Well, the market breadth indicator is an ideal way to gauge the health of the market at any point in time. If you know how to use a market breadth indicator, you will know where the markets are heading.
The market breadth indicator also tells you whether money is flowing in or out of stocks. But there’s an important caveat to this.
A market breadth indicator will not tell you which stock or sector is driving the gains. So that’s something to bear in mind. And this is where most day or swing traders get it wrong.
A market breadth indicator requires some thinking and logic when using the indicator. You simply cannot add the indicator and expect it to tell you where to buy and where to sell. This is one of the main reasons why so many retail traders often end up losing money.
Now that we know what a market breadth indicator is, the next step is to figure out what this indicator is all about.
What is the Bullish percent index indicator?
The Bullish percent index is calculated based on the total number of issues in an index. The index could be the S&P500 or the Dow Jones or even the Russell 2000. The market sentiment is shown based on the point and figure charts which generate buy and sell signals.
When the bullish percent index is above 70%, the general premise is that the sentiment is overwhelmingly bullish. This calls for a potential correction in the market.
Conversely, when the bullish percent index is below 30%, the inference is that the market sentiment is overwhelmingly bearish.
Therefore, when you use the bullish percent index, you can use this market breadth indicator to time the markets.
The chart below gives an illustration of the bullish percent index in action. As mentioned earlier, this market breadth indicator is not available on all charting platforms. However, you can find this indicator on the Stockcharts.com website.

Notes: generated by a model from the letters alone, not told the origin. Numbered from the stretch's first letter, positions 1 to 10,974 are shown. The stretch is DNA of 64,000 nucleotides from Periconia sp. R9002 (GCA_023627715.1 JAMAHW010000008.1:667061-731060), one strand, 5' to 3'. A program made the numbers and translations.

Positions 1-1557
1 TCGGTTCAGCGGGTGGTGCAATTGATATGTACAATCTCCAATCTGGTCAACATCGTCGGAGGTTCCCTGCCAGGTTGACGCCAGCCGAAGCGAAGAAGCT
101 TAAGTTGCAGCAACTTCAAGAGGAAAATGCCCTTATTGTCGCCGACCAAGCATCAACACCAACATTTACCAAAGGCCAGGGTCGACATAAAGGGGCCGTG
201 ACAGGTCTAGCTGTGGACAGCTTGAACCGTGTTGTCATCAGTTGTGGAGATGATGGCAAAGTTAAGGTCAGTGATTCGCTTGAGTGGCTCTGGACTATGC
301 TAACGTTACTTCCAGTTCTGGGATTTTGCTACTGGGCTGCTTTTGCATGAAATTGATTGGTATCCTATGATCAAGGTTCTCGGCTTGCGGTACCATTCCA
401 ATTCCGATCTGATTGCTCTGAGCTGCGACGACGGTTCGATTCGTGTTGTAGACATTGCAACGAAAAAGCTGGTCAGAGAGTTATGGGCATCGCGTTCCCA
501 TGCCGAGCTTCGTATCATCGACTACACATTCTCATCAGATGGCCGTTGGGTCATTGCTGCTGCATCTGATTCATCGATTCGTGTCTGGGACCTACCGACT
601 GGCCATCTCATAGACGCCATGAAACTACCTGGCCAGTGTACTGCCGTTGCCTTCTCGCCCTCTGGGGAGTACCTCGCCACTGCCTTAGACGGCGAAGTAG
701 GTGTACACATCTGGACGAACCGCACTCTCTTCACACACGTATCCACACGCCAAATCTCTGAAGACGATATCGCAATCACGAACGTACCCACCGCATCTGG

The chart below shows the price chart for the Dow Jones Industrial Average. At the bottom, is the Bullish percent index indicator.
Bullish Percent Index for the Dow Jones Industrial Average. Source: Stockcharts.com
What you see in the above chart is how the BPI’s turning points coincide with the market timing. Every time the BPI falls below 30, you can see that the Dow Jones Industrial average turns to hit fresh highs.
The Bullish percent index can also be used to gauge the market sentiment for other indexes such as the S&P500. Simply use the ticker $BPSPX.
Bullish percent index and the time frame
And if you haven’t noticed already, the time frame we are using is the weekly period. Why so you may ask?
This is because the bullish percent index works well on the weekly time frame. This might put off the day traders, but at the very least, you can know when the markets are most likely to reverse. Using the information off the weekly chart, day traders can then apply their own trading strategy to be on the right side of the markets.
While one can also use the BPI on the daily time frame, it would make for a great strategy to capture the long term trend based on the weekly chart. This can then empower the trader with the trend that is validated by the BPI.
The day trader or swing trader can later employ their own trading strategy to further pick the turning points in the market.
But before we go any further, one question that might have cropped up is the point and figure chart. After all, the bullish percent index is based upon this seemingly less commonly used chart type.
What is the point and figure chart?